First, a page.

The only way that this is going to work in an arid desert environment is to bury the item in the sand, while this is a workable option for static defences it is not an ideal situation if mobile warfare is the name of the game.
The armies examined in Oil War approach the problem from two directions.
Israel and Iran choose to paint their ground based military equipment in a drab light green grey colour. The reason is that these armies are expecting to fight in varied terrain, from the desolate Negev desert to the more temperate Golan Heights and Southern Lebanon in the case of the IDF.
Therefore they have decided to go with a neutral colour that will not stick out in either type of environment when clean, and with local dust will do a good job of blending in, thus rendering the vehicle more difficult to detect.
This approach does a good job of concealing, therefore making the task of locating the target more of a challenge, however it does not address the problems of target identification and ranging to the same degree.
Iraq and Syria approach the issue by employing camouflage patterns.
These are more terrain specific and more time consuming to apply, but do break up the shape of the piece of equipment more effectively, therefore making accurate target identification and ranging more difficult, at the expense of being able to be used in multiple environments without being changed.
Other armies briefly mentioned in the book generally approach the problem in much the same way.
So for instance, the US forces for the most part were deploying for Exercise BRIGHTSTAR in Egypt, therefore would for the most part be using the Grey Desert version of MERDC, which consists of a sand coloured base, overpainted with field drab, earth yellow and black.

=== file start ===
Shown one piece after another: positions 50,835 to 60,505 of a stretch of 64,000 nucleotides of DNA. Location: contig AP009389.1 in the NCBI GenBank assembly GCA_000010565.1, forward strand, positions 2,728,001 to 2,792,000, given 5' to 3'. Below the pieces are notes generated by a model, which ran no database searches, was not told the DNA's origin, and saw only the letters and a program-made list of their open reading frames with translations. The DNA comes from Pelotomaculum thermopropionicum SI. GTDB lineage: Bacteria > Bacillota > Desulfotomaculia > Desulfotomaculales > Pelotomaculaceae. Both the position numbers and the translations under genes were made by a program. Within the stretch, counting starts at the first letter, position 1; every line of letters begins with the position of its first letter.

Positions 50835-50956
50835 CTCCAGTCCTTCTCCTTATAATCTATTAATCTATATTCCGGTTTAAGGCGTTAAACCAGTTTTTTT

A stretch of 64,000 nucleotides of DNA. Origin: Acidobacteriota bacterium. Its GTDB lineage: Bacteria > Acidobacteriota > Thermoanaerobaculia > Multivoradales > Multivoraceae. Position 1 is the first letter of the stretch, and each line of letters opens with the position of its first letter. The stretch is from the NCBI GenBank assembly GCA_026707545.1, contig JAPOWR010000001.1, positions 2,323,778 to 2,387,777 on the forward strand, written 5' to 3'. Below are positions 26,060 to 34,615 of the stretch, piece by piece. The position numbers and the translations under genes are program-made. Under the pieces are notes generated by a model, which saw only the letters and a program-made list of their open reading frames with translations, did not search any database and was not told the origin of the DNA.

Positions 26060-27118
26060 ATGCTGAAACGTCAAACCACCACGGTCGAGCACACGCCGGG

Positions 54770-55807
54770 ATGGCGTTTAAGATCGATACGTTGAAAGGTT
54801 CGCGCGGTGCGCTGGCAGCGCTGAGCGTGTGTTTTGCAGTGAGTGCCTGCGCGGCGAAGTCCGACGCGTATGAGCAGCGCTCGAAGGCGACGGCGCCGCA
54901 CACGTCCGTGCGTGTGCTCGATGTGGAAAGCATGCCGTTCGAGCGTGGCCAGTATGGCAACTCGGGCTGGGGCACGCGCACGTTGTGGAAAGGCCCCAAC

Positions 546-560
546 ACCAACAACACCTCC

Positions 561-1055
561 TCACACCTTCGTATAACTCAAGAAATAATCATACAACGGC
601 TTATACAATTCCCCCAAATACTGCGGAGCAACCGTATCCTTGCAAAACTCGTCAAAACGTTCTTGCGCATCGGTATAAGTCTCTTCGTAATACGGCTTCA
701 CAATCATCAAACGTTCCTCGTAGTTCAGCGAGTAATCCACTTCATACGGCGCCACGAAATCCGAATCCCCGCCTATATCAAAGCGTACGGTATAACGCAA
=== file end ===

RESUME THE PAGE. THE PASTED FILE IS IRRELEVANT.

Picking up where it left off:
Whereas the Soviet forces are depicted as using their ubiquitous drab green.
However, this does not Have to be the case. Team Yankee takes place in an alternate reality, so you could paint your Soviet models in the green and beige camouflage pattern used by them during their military involvement in Afghanistan during the 1980s, equally US forces could be using the all over light sand colour as seen during the 1991 Gulf War, as could your Iraqi forces.
If you do choose to paint your forces in camouflage, it is a good idea to see if an existing template exists. If so, use that if historical accuracy is your jam.
This also generally means that the hard work of figuring out colour placement and shape, in order to best break up the shape of the piece of equipment, has already been done.
However, in the case of camouflage schemes that have been applied without a template (for instance Iraq or Syria), a good way to approach the situation, is to either find historical photographs to help give you a general look and feel, applying basic camouflage principles (for instance ensuring that no surface is entirely one colour) or a combination of both. In this way you will be able to ensure a more lifelike appearance to your miniatures.
with Chris Townley